It’s okay to say, “I don’t know what that is like, but I can surely put you in touch with someone that can help.”

There are many resources available and stories like Paul’s don’t have to end in tragedy.

If you or someone you know is struggling with mental illness, please educate yourself with the facts and find support. Please visit our Resource Page, or send an email sobermommies@sobermomies.com if you don’t see what you’re looking for.

Please don’t give up. As long as we are breathing, there is hope.

Julie Maida lives in Massachusetts with her amazing husband and three children. She has been in abstinence-based recovery since May 2, 2000.

Julie is eternally grateful for all the gifts of recovery and fiercely determined to advocate for, and connect ALL women with the appropriate support and resources necessary to achieve their personal recovery goals. She writes about mothering with mental illness at juliemaida.me. 

8 Comments on “A “Strong Suggestion” Killed my Friend

    • It is awful, but I don’t necessarily blame the sponsor. There is often much misrepresented information that rolls down in self-help programs. Plus, there is a lot of ignorance surrounding mental illness in our society and not enough people asking questions and gaining knowledge before offering “advice.”

  1. What a really sad story. It absolutely breaks my heart. The sponsor did not know what they were doing because the literature of the 12 step program clearly states that they are not psychiatrists or doctors and if that avenue is needed it must be pursued. About a year ago, I was about 2 yrs sober I decided without consulting anyone that I wanted to be a 100% sober and cease taking my anti depressants. I almost lost the plot. I was advised by my sponsor and many in the program that I needed to get on my pills ASAP and that depression is not a weakness but an illness. I have mental issues and I am a recovering alcoholic. These two diseases have different treatments. You cannot treat the one at the expense of the other.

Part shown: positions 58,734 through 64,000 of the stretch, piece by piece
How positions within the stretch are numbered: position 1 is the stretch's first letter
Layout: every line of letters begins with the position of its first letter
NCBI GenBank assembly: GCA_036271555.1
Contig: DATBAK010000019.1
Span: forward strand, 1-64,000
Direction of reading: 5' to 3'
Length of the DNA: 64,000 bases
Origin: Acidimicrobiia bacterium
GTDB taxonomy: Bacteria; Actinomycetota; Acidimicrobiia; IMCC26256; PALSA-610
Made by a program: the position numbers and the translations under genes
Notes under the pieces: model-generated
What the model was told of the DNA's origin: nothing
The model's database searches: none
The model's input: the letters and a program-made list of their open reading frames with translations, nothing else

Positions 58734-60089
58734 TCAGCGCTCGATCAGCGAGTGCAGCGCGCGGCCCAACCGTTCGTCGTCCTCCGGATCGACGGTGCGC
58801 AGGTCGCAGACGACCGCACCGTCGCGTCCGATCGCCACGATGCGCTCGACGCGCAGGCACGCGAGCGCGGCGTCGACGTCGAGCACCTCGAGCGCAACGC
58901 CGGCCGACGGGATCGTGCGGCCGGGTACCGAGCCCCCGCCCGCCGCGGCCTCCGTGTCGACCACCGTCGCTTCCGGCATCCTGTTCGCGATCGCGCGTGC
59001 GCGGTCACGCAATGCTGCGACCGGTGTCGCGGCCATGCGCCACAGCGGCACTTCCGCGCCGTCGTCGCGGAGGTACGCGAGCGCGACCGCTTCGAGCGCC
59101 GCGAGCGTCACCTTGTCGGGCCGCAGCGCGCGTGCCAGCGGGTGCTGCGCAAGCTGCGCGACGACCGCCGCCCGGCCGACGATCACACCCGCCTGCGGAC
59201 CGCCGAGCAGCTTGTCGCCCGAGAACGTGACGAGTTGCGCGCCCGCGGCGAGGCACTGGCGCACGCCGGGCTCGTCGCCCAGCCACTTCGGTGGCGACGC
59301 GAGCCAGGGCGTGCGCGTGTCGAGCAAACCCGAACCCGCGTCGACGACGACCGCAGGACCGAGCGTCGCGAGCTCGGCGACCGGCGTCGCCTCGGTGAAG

• Absolutely, Elle!! I’m so glad that your sponsor and friends were understanding and supported you!! Thank you so much for sharing your story here! I know that this unfortunate tragedy was not the fault of the 12-step program OR the sponsor. It was due to passed down misinformation and ignorance. It is okay to question and challenge a suggestion and its reasoning, no matter where it comes from.

      I’m so glad you’re here. XOXO

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  3. Am in recovery to and 12 streps work and going to meeting everyday doing inventory and helping other god first then my recovery second am 2 years clean

  4. I had a similar situation. I am no longer part of AA partly because of it. My sponsor said she would not work with me because of the medication I was taking. So she no longer answered my calls. I am now following the rational recovery program SMART. That is awful about your friend Paul, Julie. I am pained by stories like this.